Like I said yesterday, today is Derek Jeter’s birthday. He’s 40 and trending on Twitter as I write this. There’s a nice bullet point list on his Road to 40, with video links for many of the highlights (my favorites are “The Flip” and “Mr. November”) and some of the injuries. And this is a really nice tribute from MLB Yankees beat reporter Bryan Hoch. But my favorite is this parody video of Mark Teixeira “interviewing” his teammate Jeter (recorded prior to 2014 season).
So I guess it’s my turn: “Happy Birthday! Here’s to 40+ more!”
A lot of people are writing stories, recalling memories, posting links/memes/vines/etc., and basically following Jeter’s final career season with gusto, analysis, and a bit of nostalgia. There will be time for that on here, but seeing as there’s still more than half the season left to play, and a tight division race already in progress, I’ll save that for when the memories can include this season as memories as well. I mean, there’s no point in being nostalgic in part. And seeing as he’s just 40, there’s still so much left to see from Jeter, at least on the public front — from his foundation, publishing endeavors, and (if he gets his wish) team ownership.
So, in the mean time, we “keep moving forward” (forgive me for stealing a line from a Disney movie). We can absolutely appreciate what has been, as it’s shaped us to be who we are today. We can still appreciate today for what it is — a chance to cherish the moment to its fullest. And we can still dream for the future, with the courage to drive forward into the unknown with passion and hope. It’s one of the reasons I love the Yankees — for who they were, who they are, and who they could be. (By the way, all the answers to that are “champions”.)
Over the weekend, I spent time with my family for our annual family reunion. This year, it was held in Boston. When the location was announced last year, I was instantly torn between two sides of me. First, I am a huge history buff, and Boston is such a historic part of American history. (Mini-confession: I watch historic documentaries almost as much as I watch baseball, and the John Adams mini-series is on regular rotation for the Fourth of July holiday viewing.) But then the baseball side of me screams, “Enemy Territory!” And that makes me laugh. The rivalry is officially ingrained, permeating my psyche with permanent distaste of all things Boston. (Though I had some of the best seafood in the city, not one terrible meal all weekend.)
I battled all weekend with a debate in my head. The Red Sox were out of town, on a West Coast trip (and losing the the A’s 3 of their 4-game series there). And part of me always wanted to visit Fenway because of its part in the history of baseball. I’ve hesitated in wanting to attend a Red Sox-Yankees game in Fenway (they’re great in the Bronx, but that’s home and thus different) because of the reputation of the rivalry, especially in Fenway. So I resolved to settle for a ball park tour.
I’ve toured Yankees Stadium on a non-game day (something I highly encourage all fans, even non-Yankee fans to do). So I have something to compare the experience to going into the Green Monster tour.
The first thing I noticed about Fenway is how small it is in comparison. It’s 102 years old, and it feels like an old stadium. They’ve updated here and there, but it’s obvious there’s been a long battle to keep the history alive (including the 80 year old seats in the upper half of the lower deck) and still keep it a viable, modern-era stadium. They are admittedly the fourth smallest (in seating capacity) stadium in MLB, but that makes it all the easier for them to “sell-out”. The tour was a pretty standard tour — see this part of the stadium, talk about the legends and history, move on to the next part of the stadium, now buy some souvenirs.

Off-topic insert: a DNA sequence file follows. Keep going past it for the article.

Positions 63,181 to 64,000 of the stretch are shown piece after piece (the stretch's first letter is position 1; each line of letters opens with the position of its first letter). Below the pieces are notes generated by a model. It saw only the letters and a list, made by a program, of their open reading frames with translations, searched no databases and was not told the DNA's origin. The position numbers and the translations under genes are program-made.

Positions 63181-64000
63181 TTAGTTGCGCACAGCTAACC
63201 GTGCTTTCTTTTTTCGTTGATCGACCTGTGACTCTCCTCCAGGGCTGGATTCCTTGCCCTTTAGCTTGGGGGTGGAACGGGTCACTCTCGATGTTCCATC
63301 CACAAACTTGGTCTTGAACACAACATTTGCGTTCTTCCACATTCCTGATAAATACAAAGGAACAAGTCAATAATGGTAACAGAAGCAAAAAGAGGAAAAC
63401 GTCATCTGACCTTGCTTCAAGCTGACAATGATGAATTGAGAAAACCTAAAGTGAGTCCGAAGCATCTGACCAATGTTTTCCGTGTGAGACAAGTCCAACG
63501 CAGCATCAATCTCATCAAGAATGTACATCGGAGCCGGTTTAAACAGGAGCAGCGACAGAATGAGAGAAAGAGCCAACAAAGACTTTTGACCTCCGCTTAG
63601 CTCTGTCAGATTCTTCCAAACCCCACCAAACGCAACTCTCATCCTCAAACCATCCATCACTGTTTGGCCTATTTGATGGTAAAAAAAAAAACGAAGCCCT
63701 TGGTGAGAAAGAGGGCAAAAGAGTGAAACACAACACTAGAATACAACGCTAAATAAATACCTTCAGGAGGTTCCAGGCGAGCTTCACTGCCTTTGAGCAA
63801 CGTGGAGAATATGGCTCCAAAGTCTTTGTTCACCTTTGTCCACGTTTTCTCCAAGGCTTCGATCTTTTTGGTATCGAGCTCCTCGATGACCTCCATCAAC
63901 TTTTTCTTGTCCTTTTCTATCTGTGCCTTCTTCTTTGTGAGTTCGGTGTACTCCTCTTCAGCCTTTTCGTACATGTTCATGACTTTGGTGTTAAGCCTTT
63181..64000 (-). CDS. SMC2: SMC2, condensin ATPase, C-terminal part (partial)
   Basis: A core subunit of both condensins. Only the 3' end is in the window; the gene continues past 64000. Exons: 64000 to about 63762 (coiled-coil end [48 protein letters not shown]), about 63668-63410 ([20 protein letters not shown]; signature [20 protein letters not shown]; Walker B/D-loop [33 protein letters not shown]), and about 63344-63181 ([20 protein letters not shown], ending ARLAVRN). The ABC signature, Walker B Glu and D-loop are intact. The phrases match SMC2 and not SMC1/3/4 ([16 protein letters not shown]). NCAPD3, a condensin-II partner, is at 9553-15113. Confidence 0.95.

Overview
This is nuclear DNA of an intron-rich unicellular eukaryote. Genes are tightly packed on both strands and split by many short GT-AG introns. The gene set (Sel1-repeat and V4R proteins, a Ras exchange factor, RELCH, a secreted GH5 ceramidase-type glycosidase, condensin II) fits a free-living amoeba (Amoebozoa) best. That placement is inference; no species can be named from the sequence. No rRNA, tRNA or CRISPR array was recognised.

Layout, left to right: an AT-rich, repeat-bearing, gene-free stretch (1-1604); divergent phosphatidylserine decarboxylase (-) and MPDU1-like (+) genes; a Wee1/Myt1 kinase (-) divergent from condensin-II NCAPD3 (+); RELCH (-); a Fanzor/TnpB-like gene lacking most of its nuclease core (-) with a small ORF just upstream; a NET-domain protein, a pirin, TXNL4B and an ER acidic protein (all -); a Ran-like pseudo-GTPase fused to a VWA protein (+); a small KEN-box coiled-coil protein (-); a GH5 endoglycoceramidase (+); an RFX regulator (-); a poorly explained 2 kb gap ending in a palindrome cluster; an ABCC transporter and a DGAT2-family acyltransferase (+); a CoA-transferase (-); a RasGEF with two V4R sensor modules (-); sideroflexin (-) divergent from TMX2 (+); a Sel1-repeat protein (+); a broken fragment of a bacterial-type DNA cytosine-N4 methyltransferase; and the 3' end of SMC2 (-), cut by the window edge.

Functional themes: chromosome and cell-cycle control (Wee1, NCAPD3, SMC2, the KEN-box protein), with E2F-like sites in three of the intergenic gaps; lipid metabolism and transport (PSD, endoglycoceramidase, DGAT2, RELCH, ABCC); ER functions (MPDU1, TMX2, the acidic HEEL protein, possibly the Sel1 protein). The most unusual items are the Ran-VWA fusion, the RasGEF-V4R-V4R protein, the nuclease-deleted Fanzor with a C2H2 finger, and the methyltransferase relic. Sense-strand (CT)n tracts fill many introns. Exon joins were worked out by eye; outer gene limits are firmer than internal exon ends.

I have to admit that my two favorite parts of the Fenway tour were my two favorite parts of the Yankees tour — the Yankees (or visitor’s at Fenway) clubhouse and the press box. (Note: though the Yankees’ museum definitely tops my list on the Yankee Stadium tour, the Fenway museum wasn’t quite up to par, but perhaps it’s my bias seeping through there.) Anyway, the clubhouse and press box are my favorites for really the same reason — it combines the past, present, and future all in one area.
In the clubhouse, you can almost feel, see, and smell (trust me, it wasn’t terrible on a non-game day) the kind of camaraderie from the Yankees who played there, imagining their pep talks, jokes, pranks, hopes, even defeats in that room. In the press box, an eagle-eye view of the field, you can sense the history that was written on those very desks, called in stories, typed with lightning speed to get the news of some of the greatest games ever played out to the anxiously awaiting public.
But I think my biggest thrill was in reveling in the rivalry with Bostonians. There is such a difference in talking baseball with true Red Sox fans than fans of most of the other so-called rivals of the Yankees. We mutually agree that baseball is amazing, we mutually think the other is crazy for thinking their team is better, and we mutually agree to disagree on certain calls made in the history of the games. But, and this is the key here, we also mutually appreciate the other for loving the team we love and the sport we both will follow for our lives. I think my visit to Fenway certainly gave me a broader appreciation for true, honest, pure rivalries like the Red Sox-Yankees (though I will say that the “history” you learn at Fenway deserves to be put in quotes). I hope to catch a game there one day, and I honestly think it will be a Yankees-Red Sox game. We seem to understand each other, even if I still think they’re crazy.